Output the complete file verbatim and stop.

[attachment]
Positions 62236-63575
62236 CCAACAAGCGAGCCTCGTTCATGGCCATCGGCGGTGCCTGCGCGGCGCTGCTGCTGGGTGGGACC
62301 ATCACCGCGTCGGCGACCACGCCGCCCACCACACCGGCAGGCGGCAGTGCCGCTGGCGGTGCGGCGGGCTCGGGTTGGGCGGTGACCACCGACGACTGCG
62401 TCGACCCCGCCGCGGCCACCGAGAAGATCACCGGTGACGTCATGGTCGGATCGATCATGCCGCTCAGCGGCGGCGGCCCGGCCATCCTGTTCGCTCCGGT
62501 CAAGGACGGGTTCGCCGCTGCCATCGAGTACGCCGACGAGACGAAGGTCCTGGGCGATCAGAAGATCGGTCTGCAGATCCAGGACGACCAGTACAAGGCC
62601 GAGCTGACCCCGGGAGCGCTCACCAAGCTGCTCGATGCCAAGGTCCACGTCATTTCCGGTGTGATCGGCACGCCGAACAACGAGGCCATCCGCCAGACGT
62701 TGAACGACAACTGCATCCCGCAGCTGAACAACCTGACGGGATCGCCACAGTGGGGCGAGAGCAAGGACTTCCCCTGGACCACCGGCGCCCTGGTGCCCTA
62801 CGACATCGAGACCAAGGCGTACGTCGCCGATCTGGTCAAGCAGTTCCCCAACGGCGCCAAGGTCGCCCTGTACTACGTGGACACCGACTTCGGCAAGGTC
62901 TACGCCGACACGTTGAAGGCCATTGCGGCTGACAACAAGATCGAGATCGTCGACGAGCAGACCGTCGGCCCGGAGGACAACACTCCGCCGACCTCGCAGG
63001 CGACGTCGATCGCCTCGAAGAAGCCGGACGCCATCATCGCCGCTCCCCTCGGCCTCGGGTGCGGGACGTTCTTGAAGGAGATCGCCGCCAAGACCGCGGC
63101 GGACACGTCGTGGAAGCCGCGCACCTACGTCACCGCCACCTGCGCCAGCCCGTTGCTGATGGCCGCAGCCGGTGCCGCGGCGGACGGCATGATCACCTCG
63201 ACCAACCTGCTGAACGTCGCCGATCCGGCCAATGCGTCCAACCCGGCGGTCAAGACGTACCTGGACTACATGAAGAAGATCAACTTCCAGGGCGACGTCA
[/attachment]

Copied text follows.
Positions 62236-63575
62236 CCAACAAGCGAGCCTCGTTCATGGCCATCGGCGGTGCCTGCGCGGCGCTGCTGCTGGGTGGGACC
62301 ATCACCGCGTCGGCGACCACGCCGCCCACCACACCGGCAGGCGGCAGTGCCGCTGGCGGTGCGGCGGGCTCGGGTTGGGCGGTGACCACCGACGACTGCG
62401 TCGACCCCGCCGCGGCCACCGAGAAGATCACCGGTGACGTCATGGTCGGATCGATCATGCCGCTCAGCGGCGGCGGCCCGGCCATCCTGTTCGCTCCGGT
62501 CAAGGACGGGTTCGCCGCTGCCATCGAGTACGCCGACGAGACGAAGGTCCTGGGCGATCAGAAGATCGGTCTGCAGATCCAGGACGACCAGTACAAGGCC
62601 GAGCTGACCCCGGGAGCGCTCACCAAGCTGCTCGATGCCAAGGTCCACGTCATTTCCGGTGTGATCGGCACGCCGAACAACGAGGCCATCCGCCAGACGT
62701 TGAACGACAACTGCATCCCGCAGCTGAACAACCTGACGGGATCGCCACAGTGGGGCGAGAGCAAGGACTTCCCCTGGACCACCGGCGCCCTGGTGCCCTA
62801 CGACATCGAGACCAAGGCGTACGTCGCCGATCTGGTCAAGCAGTTCCCCAACGGCGCCAAGGTCGCCCTGTACTACGTGGACACCGACTTCGGCAAGGTC
62901 TACGCCGACACGTTGAAGGCCATTGCGGCTGACAACAAGATCGAGATCGTCGACGAGCAGACCGTCGGCCCGGAGGACAACACTCCGCCGACCTCGCAGG
63001 CGACGTCGATCGCCTCGAAGAAGCCGGACGCCATCATCGCCGCTCCCCTCGGCCTCGGGTGCGGGACGTTCTTGAAGGAGATCGCCGCCAAGACCGCGGC
63101 GGACACGTCGTGGAAGCCGCGCACCTACGTCACCGCCACCTGCGCCAGCCCGTTGCTGATGGCCGCAGCCGGTGCCGCGGCGGACGGCATGATCACCTCG
63201 ACCAACCTGCTGAACGTCGCCGATCCGGCCAATGCGTCCAACCCGGCGGTCAAGACGTACCTGGACTACATGAAGAAGATCAACTTCCAGGGCGACGTCA